• Good morning Homestead (at 2:30 AM).  I had to get up to be at work by 4 AM today for day one of Training and Qualification (T&Q).
  • When I woke up, the temperature on my front porch weather station reported 43.2 degrees F.  I am not sure if that was correct because I heard that it would be in the 30’s today.  Either way, it was cooooooooold!
  • Of all the days to have to be outside shooting my AR 15 and 9mm Beretta, it had to be one of the coldest days in several years.  I actually shot my night fire course with the rifle wearing gloves.  It definitely got in the way and slowed me down, but I still got a perfect score.
  • I wasn’t so good with the pistol.  I took my gloves off for the pistol so I could more easily manipulate it.  My frozen fingers only allowed me to score a 38 out of 40 which was still a qualifying score (32 or higher).
  • Around 7 AM, we had to perform our physical agility test.  I admit I was sweating it a bit since I had not prepared for it at all.  It’s a 40 foot climb and back down from the tower, then a 200 yard run while carrying about 30 pounds of gear.  The whole course must be completed in 2 minutes.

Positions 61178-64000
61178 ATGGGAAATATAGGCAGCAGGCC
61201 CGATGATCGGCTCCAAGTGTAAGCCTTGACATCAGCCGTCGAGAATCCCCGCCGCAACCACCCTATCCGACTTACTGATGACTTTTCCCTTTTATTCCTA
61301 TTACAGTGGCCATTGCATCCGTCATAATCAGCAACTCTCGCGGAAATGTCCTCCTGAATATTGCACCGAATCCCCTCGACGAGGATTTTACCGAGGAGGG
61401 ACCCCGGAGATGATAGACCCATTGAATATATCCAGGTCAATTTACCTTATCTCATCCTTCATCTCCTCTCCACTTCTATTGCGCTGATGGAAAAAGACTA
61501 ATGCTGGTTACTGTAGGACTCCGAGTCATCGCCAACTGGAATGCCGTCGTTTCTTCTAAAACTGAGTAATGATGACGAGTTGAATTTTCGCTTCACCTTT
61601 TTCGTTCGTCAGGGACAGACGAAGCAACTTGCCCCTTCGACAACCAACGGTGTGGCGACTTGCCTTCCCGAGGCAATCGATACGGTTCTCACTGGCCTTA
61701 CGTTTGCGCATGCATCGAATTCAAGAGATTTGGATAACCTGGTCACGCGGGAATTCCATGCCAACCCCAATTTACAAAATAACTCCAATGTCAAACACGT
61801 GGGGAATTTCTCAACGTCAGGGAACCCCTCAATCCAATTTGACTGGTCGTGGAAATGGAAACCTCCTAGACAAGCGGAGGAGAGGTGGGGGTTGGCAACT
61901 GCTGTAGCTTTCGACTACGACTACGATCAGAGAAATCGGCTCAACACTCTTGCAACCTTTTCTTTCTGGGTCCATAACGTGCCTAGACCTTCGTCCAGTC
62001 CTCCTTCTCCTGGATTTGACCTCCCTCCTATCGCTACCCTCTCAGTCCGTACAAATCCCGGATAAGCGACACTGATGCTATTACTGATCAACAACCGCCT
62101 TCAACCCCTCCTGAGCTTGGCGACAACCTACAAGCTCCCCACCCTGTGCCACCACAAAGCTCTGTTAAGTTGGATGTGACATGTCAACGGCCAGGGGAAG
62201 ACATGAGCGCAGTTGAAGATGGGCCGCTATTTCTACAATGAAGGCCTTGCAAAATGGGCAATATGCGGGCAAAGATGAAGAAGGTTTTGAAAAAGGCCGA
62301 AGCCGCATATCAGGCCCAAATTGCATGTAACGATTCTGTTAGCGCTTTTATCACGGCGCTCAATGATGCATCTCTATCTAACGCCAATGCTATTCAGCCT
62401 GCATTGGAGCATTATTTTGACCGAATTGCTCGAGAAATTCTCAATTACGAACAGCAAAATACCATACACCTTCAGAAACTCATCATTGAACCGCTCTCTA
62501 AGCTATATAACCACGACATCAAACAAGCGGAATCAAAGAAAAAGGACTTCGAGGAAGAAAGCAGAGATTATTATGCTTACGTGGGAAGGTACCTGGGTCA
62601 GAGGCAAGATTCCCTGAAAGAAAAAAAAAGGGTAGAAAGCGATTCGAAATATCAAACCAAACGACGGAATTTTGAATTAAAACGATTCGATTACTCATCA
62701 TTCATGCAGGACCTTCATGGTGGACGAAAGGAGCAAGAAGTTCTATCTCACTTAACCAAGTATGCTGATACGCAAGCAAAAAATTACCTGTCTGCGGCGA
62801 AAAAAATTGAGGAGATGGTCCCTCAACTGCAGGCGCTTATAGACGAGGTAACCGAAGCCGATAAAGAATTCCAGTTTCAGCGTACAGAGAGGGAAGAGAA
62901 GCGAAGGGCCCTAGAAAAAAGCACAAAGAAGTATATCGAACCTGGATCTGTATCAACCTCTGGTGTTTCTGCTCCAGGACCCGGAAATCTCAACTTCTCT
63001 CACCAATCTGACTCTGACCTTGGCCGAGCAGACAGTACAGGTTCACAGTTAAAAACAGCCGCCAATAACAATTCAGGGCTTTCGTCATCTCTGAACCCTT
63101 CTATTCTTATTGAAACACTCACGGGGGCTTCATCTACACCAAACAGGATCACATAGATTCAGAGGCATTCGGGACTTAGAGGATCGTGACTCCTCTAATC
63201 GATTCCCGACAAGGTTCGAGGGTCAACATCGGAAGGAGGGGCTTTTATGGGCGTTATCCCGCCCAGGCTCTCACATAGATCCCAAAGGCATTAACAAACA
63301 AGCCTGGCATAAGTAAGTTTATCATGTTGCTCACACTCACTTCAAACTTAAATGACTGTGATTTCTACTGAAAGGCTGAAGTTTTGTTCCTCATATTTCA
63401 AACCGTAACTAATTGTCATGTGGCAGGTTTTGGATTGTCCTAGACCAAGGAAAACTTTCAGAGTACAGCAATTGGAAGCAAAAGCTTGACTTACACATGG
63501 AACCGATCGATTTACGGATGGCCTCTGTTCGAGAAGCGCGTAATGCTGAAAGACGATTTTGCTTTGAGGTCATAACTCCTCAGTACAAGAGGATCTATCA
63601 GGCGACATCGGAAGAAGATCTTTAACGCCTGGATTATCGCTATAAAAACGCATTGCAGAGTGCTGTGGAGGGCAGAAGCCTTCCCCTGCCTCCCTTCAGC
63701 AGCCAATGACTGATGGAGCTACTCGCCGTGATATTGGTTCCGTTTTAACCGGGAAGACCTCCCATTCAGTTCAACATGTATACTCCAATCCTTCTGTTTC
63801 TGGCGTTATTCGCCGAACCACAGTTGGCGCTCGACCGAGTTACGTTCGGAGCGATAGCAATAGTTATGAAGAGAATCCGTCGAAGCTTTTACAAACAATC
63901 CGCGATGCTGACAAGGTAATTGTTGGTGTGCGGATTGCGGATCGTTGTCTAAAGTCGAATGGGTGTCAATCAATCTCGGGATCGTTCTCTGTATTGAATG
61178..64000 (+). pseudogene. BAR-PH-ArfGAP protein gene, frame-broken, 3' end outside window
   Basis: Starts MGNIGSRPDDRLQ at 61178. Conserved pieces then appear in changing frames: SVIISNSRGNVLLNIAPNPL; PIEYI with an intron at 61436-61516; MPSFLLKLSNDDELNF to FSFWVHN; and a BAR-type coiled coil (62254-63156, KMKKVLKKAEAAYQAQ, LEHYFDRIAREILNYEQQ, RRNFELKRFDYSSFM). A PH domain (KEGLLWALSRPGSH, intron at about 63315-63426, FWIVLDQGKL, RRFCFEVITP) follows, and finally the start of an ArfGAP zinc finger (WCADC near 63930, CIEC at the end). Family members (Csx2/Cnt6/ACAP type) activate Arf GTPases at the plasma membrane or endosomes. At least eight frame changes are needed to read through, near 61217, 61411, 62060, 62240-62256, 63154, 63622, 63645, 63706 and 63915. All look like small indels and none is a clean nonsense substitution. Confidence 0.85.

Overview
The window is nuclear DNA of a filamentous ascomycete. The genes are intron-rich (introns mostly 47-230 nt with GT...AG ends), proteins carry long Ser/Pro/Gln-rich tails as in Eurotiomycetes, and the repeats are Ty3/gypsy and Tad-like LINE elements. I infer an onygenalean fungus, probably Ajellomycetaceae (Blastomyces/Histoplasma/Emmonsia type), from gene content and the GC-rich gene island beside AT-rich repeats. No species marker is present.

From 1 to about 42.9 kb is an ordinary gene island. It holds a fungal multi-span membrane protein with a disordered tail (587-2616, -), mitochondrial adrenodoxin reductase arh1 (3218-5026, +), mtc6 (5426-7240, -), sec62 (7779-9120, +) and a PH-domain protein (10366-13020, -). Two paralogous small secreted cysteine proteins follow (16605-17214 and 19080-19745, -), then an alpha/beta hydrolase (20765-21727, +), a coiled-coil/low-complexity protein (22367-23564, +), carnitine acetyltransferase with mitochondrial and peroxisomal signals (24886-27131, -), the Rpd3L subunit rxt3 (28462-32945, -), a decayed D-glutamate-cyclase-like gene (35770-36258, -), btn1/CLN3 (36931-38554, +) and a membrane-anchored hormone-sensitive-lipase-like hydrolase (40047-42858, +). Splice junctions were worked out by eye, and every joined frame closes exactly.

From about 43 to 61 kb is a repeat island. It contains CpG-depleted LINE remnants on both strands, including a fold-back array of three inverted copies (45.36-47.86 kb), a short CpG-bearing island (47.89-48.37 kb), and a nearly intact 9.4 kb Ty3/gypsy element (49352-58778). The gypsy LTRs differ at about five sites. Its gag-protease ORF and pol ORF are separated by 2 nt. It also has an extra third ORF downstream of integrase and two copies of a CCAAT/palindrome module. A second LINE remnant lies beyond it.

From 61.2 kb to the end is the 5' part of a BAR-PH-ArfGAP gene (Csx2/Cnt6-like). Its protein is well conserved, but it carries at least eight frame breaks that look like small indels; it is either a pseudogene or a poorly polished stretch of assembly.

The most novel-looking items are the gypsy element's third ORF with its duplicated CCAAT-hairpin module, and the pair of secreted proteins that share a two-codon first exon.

• One of the guys running in front of me paced me and told me to keep on his bumper.  I turned in my personal best time out of the 3 times I have had to run in over the past 2 years.  I qualified easily.
  • By 8 AM, it had warmed up a little and the sun was coming up.  It turned out to be a beautiful day.
  • First we shot the rifle.  Today was the first time I shot in the tactical vest.  While it made the run easier because of weight distribution, it made the shooting a little more difficult due to the pressure on the shoulders.
  • I qualified with the rifle, but since I rushed several of my shots, I was not able to match my perfect score from the last time.  This time, I scored 295 out of 300.  Not bad, not great.
  • With the pistol, I didn’t have a great day by many people’s standard.  I am not great with the handgun but I am ok.  I scored 225 out of 240 (my previous high was 227 out of 240).